Yeah sure, just no polls.
They've been banned for a few months now I think.
Yes, always review the guidelines before posting.
Remember that polls are banned
Fra, there was nothing immature in my behaviour nor Gabri's, we were having a debate, nobody was insulted in any way, and we both listed our Top5s, there's no reason to get heated. Don't exaggerate it.
Jackó, all my favorite runs happened in the 80's and early 90's, so I'd say 1980/1995 was the apex of superhero comics.
3 years is an eternity if we start counting from 1938, it's a 4% difference.
Also, being there first is important, but it's not everything.
Microsoft was born more than 20 years after Olivetti invented the computer, which one would you say is more important?
Mercedes-Benz designed the first car ever, they've been extremely successful ever since, and yet now they've been bought by a Chinese manufacturer that's not even 10 years old.
Benfica won their first Champions League in 1961, Barcelona in 1992, Benfica has won 2 CLs, Barcelona has won 5.
DC is very important for American comics, but it isn't American comics, they've had their very poor periods too, in the 70's/80's they risked bankrupticy multiple times, to the point that Warner even offered Marvel the license for the Justice League and its characters, but Marvel's EIC (Shooter at the time) refused because he thought characters like Superman and Batman were impossible to make money off, they survived only because of New Teen Titans kept them afloat and then the British Invasion revived their characters and most importantly their sales.
If you aim at making a lot of money, you'll make a movie to please everyone, with little creative liberty, mediocre, yet easy to understand, script, average cinematography and a ton of fan service.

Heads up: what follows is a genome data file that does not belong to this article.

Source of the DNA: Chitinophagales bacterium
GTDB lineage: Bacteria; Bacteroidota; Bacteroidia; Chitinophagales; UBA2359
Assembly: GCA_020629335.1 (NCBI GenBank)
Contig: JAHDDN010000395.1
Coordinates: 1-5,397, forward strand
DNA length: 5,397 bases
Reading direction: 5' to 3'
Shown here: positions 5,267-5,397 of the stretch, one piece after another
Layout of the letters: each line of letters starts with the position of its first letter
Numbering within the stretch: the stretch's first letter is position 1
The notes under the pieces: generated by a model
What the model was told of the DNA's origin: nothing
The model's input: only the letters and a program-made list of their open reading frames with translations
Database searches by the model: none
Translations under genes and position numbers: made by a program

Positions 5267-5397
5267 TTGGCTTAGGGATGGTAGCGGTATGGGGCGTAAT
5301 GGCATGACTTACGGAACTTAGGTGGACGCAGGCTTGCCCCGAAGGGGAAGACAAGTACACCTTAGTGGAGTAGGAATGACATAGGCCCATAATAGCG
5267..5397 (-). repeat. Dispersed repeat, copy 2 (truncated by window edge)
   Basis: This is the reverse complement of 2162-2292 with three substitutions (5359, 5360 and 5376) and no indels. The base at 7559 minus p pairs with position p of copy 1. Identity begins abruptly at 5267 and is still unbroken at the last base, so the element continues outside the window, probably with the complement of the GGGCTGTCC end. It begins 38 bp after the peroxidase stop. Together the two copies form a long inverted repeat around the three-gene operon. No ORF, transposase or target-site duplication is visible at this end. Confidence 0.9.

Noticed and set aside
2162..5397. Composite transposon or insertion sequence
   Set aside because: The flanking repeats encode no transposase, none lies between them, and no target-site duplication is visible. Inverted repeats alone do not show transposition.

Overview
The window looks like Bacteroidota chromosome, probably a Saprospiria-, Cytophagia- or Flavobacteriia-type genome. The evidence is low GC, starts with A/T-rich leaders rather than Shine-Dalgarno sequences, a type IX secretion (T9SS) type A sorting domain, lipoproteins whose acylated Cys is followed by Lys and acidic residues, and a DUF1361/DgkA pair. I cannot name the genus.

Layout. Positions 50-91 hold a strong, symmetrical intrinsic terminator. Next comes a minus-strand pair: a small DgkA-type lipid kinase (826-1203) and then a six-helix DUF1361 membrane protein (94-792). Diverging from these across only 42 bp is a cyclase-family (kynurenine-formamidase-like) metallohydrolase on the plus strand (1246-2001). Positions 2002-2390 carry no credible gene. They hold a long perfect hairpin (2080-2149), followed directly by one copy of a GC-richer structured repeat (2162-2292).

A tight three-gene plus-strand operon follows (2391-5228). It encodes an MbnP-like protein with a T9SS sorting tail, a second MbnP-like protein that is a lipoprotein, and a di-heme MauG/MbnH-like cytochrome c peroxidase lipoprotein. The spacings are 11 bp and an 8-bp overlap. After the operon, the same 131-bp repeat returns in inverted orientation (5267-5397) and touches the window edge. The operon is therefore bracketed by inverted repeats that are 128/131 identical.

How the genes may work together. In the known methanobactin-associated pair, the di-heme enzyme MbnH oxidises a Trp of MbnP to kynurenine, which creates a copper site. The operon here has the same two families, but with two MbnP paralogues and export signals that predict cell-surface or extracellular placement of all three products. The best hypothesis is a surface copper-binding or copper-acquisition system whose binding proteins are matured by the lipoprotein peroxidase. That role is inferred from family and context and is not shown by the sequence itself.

The only blockbuster ever with a solid authorial background was Star Wars, and that's because it was an extremely low budget project, even the boldest box office predictions were a 100th or even less of what SW made. And even SW' quality had a sudden and huge drop as soon as they tried to make more "marketable" films (RotJ).
The money they made is their award. Oscars are supposed to be for the excellence of the 7th art, not for which movie made producers richer or which was part of the most successful franchise.
Not to mention that he references an extension of the Comics Code, something that Amazing Spider-Man had already openly defied multiple times.
The single most important book of the time quite frankly didn't give a sh*t about the CC and for some reason that outdated institution should mark the end of an era?
The Silver Age traditionally ends with The Night Gwen Stacy Died in 1973.
Actually it's very likely that Spider-Man just dodges them all, he can move around far faster than Cyke can rotate his neck, and even if he were to be hit once, that wouldn't take him down, he's tanked far worse.
Peter takes it.
Max has a knack of taunting Spidey fans, hopefully this is the case.
I'm missing why Doom, native of a poor Eastern European country, would make sense as a black person. For the rest I agree with Doc.
Endgame was a blockbuster through and through, it didn't have any artistic aim whatsoever, it shouldn't even be taken into consideration at the Oscars. The only place this kind of movies have in the Academy Awards is Best Visual Effects, and Endgame's weren't anything above average for that budget.
Then again, Black Panther won quite a few Oscars so the Academy has already sold even their own butt*oles to Disney. In that case, why not?
The Night Gwen Stacy Died. It's simply the beginning of modern comics, it changed everything.
There's no X-Mansion in House of X. Besides that, Team 2 stomps as Gen explained.
Tom just spent the whole night trying to forget what happened through alcohol. He will be unavailable at least until Milan can make one f*cking shot on target in a f*cking game, or at least until Giampaolo gets fired, either works.
Yep, this side of the pond MU is the only viable option most of the times.